DISCUSSION

Recommendations for the management of genebank accessions emphasize the importance of initial seed drying to extend the subsequent longevity of seeds during storage (Cromarty et al., 1982; FAO/IPGRI, 1994; Rao et al., 2006; FAO, 2013), but as far as we are aware there has not been a critical evaluation (impact on subsequent quality or longevity of the seeds) of the conditions that are actually used by genebanks for any particular species. Rather, the recommendation to dry seeds in genebanks to low (∼5 %) m.c. using cool temperatures combined with very low RH (Cromarty et al., 1982) was driven by the requirement for a single, simple, safe procedure for diverse species in all locations worldwide. It was determined by combining the seed viability equation, developed and quantified from investigations with mature seeds, with equations describing the effect of environment on seed drying rate and seed temperature in constant-temperature heated-air dryers in contrasting species. In this context we note that, for example, seeds of onion (Allium cepa) are vulnerable to high seed-drying temperature: according to North (1948), air temperature should not exceed 32 °C at 12–20 % moisture content or 21 °C if moisture content is >20 %.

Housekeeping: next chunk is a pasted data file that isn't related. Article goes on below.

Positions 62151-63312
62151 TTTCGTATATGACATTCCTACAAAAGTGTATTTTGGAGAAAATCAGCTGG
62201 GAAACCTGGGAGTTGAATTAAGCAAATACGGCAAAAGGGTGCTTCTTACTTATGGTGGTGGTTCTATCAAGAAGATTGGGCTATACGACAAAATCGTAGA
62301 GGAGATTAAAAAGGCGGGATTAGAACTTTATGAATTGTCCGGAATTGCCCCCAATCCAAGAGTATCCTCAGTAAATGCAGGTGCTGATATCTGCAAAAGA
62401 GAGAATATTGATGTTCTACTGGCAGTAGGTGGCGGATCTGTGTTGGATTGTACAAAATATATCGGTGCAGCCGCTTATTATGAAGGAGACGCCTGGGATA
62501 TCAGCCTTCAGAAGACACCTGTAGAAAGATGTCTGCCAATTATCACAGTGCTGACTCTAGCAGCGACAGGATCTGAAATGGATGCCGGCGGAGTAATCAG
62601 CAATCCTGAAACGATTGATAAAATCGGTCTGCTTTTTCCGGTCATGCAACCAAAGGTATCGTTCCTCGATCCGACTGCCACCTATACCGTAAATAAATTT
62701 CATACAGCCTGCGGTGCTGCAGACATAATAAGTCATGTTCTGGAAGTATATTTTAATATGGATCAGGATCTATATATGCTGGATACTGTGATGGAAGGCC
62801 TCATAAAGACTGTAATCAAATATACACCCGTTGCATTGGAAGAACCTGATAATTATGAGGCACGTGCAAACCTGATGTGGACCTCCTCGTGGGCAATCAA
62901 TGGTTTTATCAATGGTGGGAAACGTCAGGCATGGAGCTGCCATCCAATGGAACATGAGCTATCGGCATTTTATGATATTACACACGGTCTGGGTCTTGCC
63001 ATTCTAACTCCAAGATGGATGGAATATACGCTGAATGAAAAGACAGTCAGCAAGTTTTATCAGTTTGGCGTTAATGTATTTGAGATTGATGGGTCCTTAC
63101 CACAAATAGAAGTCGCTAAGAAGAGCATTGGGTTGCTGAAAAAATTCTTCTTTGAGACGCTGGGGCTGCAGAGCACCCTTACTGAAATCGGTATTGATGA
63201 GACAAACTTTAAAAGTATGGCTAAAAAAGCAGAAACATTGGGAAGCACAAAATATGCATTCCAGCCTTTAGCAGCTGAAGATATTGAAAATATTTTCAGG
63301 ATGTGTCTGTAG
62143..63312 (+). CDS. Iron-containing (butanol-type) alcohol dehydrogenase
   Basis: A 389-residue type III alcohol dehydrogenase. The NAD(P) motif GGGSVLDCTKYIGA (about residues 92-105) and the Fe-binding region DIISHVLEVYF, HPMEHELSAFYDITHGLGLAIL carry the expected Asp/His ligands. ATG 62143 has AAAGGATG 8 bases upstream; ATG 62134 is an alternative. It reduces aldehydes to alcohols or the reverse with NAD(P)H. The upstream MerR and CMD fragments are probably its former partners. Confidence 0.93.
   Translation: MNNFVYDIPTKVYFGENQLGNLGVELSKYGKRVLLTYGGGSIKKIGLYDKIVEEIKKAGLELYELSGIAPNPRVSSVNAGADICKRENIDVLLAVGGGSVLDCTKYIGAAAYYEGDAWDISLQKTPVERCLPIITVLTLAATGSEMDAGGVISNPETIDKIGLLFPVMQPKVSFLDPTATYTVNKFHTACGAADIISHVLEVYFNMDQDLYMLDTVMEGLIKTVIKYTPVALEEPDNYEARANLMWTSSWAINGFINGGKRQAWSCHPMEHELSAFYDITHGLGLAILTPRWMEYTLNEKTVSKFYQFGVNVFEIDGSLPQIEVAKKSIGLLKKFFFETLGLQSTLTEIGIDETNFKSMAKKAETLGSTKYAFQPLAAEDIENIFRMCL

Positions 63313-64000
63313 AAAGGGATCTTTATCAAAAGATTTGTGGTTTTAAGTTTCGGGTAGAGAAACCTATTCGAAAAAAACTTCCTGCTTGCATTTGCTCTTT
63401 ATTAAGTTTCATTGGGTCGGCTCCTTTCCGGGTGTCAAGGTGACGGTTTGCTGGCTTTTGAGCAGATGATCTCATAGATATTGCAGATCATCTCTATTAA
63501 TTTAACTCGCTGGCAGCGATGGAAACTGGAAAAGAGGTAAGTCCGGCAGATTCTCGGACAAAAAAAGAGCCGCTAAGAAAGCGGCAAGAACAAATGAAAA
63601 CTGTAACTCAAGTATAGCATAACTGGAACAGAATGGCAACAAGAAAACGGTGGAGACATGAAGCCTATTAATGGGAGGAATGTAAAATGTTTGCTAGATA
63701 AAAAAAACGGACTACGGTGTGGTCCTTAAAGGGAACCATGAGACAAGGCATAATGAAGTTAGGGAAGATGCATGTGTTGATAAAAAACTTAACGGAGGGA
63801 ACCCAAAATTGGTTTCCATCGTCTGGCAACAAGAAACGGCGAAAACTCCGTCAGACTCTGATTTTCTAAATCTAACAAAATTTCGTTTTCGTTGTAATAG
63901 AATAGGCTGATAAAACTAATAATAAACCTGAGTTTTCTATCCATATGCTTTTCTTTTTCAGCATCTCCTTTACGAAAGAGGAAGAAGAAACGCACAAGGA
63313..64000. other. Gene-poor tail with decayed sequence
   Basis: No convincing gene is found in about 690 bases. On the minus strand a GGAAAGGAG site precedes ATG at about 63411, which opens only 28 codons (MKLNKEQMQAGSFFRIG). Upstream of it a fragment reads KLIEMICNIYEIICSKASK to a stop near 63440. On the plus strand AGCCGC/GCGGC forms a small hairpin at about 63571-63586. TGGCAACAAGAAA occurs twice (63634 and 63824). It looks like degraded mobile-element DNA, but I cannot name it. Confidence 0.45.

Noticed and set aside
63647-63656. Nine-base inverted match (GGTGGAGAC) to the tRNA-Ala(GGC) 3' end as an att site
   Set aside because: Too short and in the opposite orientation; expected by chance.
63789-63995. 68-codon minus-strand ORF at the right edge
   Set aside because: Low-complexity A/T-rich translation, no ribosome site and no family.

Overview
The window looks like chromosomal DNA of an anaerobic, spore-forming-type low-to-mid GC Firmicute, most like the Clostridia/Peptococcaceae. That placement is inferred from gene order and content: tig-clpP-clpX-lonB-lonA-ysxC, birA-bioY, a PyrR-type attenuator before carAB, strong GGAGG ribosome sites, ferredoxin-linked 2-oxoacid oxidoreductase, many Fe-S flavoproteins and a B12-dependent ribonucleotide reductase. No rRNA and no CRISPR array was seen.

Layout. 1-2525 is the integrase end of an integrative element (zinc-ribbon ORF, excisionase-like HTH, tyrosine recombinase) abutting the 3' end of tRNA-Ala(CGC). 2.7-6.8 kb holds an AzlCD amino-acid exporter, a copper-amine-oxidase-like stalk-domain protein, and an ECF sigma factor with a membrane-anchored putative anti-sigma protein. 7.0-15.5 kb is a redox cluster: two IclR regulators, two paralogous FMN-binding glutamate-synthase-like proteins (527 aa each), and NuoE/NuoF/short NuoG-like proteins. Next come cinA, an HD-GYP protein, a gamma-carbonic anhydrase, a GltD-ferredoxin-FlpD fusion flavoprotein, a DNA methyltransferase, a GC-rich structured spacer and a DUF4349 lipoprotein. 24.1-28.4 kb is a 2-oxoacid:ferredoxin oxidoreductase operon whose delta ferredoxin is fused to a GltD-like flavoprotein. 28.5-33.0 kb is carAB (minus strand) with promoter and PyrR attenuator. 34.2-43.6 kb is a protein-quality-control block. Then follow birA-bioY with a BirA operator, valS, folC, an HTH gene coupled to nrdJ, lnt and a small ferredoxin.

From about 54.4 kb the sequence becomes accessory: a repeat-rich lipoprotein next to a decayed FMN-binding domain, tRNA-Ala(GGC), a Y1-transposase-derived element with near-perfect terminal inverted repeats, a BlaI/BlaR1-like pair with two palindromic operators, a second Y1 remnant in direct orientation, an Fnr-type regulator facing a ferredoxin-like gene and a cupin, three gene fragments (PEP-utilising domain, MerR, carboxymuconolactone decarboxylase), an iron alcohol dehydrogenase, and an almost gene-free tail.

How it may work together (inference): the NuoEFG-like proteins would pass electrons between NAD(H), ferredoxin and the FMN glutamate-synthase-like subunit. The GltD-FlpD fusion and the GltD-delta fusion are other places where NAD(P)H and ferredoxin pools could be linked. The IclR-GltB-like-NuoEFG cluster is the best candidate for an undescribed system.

The current study used alternate temperature cycling (8 h high/16 h low) for the high-temperature treatment and it is clear that, in the case of rice, subsequent longevity might be improved >3-fold if seeds are not initially dried in the conditions used by the genebank at IRRI, which reflect genebank standards at the time of installation (Appendix; Fig. 3; Supplementary Data Fig. S1). This is in agreement with the preliminary study by Crisostomo et al. (2011) of a similar comparison. Such improvements in rice seed longevity could potentially greatly reduce the number of genebank accessions that have to be regenerated each year due to declining viability.